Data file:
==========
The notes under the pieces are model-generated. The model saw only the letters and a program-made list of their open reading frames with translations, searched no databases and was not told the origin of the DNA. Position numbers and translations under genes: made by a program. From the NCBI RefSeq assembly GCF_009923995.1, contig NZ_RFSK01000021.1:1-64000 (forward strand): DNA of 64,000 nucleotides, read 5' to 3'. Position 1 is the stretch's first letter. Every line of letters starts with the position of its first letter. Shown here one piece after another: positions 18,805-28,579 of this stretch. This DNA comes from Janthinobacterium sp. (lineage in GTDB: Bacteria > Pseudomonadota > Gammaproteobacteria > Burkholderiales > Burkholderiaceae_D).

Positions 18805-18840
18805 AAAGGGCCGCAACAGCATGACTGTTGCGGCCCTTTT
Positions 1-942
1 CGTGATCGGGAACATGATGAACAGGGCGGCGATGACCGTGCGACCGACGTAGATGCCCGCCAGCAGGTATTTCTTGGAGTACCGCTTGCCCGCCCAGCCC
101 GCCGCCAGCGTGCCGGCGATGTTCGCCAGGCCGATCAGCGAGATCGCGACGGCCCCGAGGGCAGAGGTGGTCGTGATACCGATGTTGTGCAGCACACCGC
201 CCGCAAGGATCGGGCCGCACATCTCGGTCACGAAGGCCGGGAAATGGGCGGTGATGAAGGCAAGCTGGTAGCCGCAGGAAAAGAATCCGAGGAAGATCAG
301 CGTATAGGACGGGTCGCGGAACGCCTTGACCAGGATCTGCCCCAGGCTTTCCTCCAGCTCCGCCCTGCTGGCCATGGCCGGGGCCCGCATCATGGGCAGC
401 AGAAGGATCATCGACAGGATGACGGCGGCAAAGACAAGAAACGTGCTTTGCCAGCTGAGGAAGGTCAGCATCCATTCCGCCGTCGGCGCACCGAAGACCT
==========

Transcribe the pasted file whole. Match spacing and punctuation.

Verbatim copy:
The notes under the pieces are model-generated. The model saw only the letters and a program-made list of their open reading frames with translations, searched no databases and was not told the origin of the DNA. Position numbers and translations under genes: made by a program. From the NCBI RefSeq assembly GCF_009923995.1, contig NZ_RFSK01000021.1:1-64000 (forward strand): DNA of 64,000 nucleotides, read 5' to 3'. Position 1 is the stretch's first letter. Every line of letters starts with the position of its first letter. Shown here one piece after another: positions 18,805-28,579 of this stretch. This DNA comes from Janthinobacterium sp. (lineage in GTDB: Bacteria > Pseudomonadota > Gammaproteobacteria > Burkholderiales > Burkholderiaceae_D).

Positions 18805-18840
18805 AAAGGGCCGCAACAGCATGACTGTTGCGGCCCTTTT
Positions 1-942
1 CGTGATCGGGAACATGATGAACAGGGCGGCGATGACCGTGCGACCGACGTAGATGCCCGCCAGCAGGTATTTCTTGGAGTACCGCTTGCCCGCCCAGCCC
101 GCCGCCAGCGTGCCGGCGATGTTCGCCAGGCCGATCAGCGAGATCGCGACGGCCCCGAGGGCAGAGGTGGTCGTGATACCGATGTTGTGCAGCACACCGC
201 CCGCAAGGATCGGGCCGCACATCTCGGTCACGAAGGCCGGGAAATGGGCGGTGATGAAGGCAAGCTGGTAGCCGCAGGAAAAGAATCCGAGGAAGATCAG
301 CGTATAGGACGGGTCGCGGAACGCCTTGACCAGGATCTGCCCCAGGCTTTCCTCCAGCTCCGCCCTGCTGGCCATGGCCGGGGCCCGCATCATGGGCAGC
401 AGAAGGATCATCGACAGGATGACGGCGGCAAAGACAAGAAACGTGCTTTGCCAGCTGAGGAAGGTCAGCATCCATTCCGCCGTCGGCGCACCGAAGACCT